Greetings from the Meads in Michigan! Thinking back on our most recent trip to Kenya and the orthopedic meeting, I have been celebrating just how amazing a God we serve. All too often, I focus on the wrongs in the world and my life. I forget life is not about me and my desires. Problems and stress tend to cloud my vision and “downcast my soul.” Sometimes, I need to just stop all busyness and look around.
I walked into the sand dunes and could smell the glory of new growth. Bright green moss and the tips of new plants poked up through the ground. Jana and I spent time with some of our children and grandchildren. Something about a child’s smile or laugh lifts your spirits. Apple Facetime is OK, but real face time in person is much better. It is hard to tickle a computer screen and hear it laugh. I found even raking out the dead grass and rotting leaves was a time to enjoy. We have much to be thankful for every day.
Look at CURE Kenya and the growth of CURE International—an amazing example of God’s faithfulness. CURE Kenya started as a fragile new mission for children with disabilities in an established mission station in Kijabe. Challenges were huge as the vision moved toward reality. Governmental licensing, missionary work permits, medical staff licensing, hiring of staff, setting up a hospital designed for orthopedic care of children, training of staff, fleshing out the vision, finding the children in need, and so much more made the tasks daunting to say the least. The “why” of CURE International was also established in Kenya: CURE provides a blended medical-spiritual ministry to serve the child with physical disabilities emotionally, spiritually, and physically.
Taking a tour of the current and growing CURE Kenya facility and talking with the staff, you can see just how greatly God has blessed those doing his work. The small 30-bed hospital has expanded and continues to expand. Over the years, modifications and additions have changed the hospital footprint, allowing for growth and improvement in care for the children. What was the old operating wing with two very small operating rooms is now a private care ward. A new much larger four-room operating suite was added, giving greater capabilities for medical care as well as teaching. Digital X-ray makes the pictures much clearer and allows for safer storage and retrieval of patient records.
When CURE Kenya’s open braces were primarily “polio boot” shoes with metal upright bars, I witnessed the first plastic AFO (Ankle Foot-brace Orthotic) made many years ago. The first effort left much to be desired, but it was a bold start. Now, CURE Kenya runs a new brace facility with high quality prosthetic limbs and braces. Orthotic/prosthetic students come to learn the skills, mentoring under CURE co-workers.
A handicap-accessible playground was built by the German Embassy to give our kids an outlet for energy. All are thankful for a safe place to play.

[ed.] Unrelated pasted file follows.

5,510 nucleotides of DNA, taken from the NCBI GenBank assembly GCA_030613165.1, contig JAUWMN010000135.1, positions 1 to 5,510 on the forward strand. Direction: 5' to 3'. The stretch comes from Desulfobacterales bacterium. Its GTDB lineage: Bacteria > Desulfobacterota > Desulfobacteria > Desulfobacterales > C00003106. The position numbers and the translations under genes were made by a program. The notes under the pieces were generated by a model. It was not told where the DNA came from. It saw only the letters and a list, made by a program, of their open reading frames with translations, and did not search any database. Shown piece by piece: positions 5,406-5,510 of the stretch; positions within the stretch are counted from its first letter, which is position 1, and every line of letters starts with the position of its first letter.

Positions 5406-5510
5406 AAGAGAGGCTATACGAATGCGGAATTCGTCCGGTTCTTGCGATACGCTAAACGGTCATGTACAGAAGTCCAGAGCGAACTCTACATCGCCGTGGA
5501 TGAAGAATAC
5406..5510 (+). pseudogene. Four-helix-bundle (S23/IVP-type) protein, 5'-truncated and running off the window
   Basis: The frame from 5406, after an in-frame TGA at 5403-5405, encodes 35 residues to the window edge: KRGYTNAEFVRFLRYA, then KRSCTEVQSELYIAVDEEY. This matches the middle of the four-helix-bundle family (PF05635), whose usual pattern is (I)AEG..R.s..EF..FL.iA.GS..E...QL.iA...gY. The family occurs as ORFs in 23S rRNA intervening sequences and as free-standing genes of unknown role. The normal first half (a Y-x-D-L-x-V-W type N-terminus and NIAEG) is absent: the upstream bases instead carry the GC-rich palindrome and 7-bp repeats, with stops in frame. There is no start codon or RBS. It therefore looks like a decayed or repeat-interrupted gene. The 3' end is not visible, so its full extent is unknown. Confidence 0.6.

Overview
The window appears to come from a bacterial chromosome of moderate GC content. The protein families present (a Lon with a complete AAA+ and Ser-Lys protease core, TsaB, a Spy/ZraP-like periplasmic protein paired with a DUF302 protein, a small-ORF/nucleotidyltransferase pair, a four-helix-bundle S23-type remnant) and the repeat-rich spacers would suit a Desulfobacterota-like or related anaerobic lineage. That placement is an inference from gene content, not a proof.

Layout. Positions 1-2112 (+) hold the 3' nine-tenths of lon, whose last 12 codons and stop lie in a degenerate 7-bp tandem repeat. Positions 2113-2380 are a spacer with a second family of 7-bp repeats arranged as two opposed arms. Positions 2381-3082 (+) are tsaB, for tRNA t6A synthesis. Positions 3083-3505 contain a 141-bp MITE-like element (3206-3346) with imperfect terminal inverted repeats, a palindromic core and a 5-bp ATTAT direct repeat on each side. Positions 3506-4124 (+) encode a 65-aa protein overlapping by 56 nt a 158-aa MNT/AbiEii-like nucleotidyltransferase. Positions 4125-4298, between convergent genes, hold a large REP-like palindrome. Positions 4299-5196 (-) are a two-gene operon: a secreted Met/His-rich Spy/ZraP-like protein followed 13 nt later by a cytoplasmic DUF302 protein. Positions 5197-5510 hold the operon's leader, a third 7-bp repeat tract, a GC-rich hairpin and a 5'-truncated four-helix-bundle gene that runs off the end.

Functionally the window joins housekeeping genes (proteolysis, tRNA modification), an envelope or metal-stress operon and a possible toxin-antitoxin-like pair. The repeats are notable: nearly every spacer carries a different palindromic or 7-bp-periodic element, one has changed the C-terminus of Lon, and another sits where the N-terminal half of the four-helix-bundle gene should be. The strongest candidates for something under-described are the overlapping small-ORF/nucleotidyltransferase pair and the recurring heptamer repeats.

Next, came an addition for education with a large conference room, a library, smaller conference rooms and offices, as well as an adjacent housing unit. Currently, a new outpatient facility is being built to allow for the better care of the growing number of patients and allowing a shift of space in the existing hospital to patient care.
CURE Kenya was a partner in establishing the very first orthopedic residency program in Kenya. Under the COSECSA umbrella (College of Surgeons of Eastern, Central, and Southern Africa), CURE continues to train orthopedic residents for Kenya and other African countries. Moi University in Eldoret, Kenya, and Nairobi University both followed suit and created their own orthopedic residency training programs. CURE Kenya now serves as their pediatric orthopedic training rotation. Where there were only nine orthopedic surgeons working in country when CURE Kenya opened its doors in 1998, now more than that number are graduating every year. Wow! God has used CURE to push the growth and development of the orthopedic surgical care of His Kenyan people.
Dr. Joseph Theuri was CURE Kenya’s first “trainee.” He is now the Medical Director and Senior Orthopedic Surgeon. Theuri was instrumental in starting the first organized clubfoot non-operative treatment clinic network in Kenya. Children born with congenital clubfoot had little hope of treatment prior to these clinics. Like all CURE efforts, we provide a blended spiritual-medical care for these children and their families. Clinics stretch across Kenya, caring for thousands of children.
Each CURE mobile clinic brings hope and care close to the families in need. Each clinic is supported with local health care workers, educators, and church members all reaching out in love to assist those in need.
CURE Kenya is closing in on 20 years of service. What started a vision of an integrated spiritual-medical ministry to children with disabilities has grown into a mature and vibrant outreach across the country. Thousands of children have witnessed the love, caring, and expertise demonstrated by the CURE team members. God is not done in Kenya; the best is yet to come.
Specialized pediatric orthopedic care, advances in bracing and prosthetic care, nursing skill development, nursing student education, pediatric rehabilitation, physical therapy growth and training, orthopedic residency, spiritual growth and education, clubfoot care, community education, partners supporting the work from all over the world, and spiritual outreach: I cannot imagine what Kenya would look like if Scott and Sally Harrison had not taken a huge step of faith creating CURE and pursuing the vision God laid on their hearts. CURE has been and will continue to be a God-sized challenge and true adventure as we serve in His grip.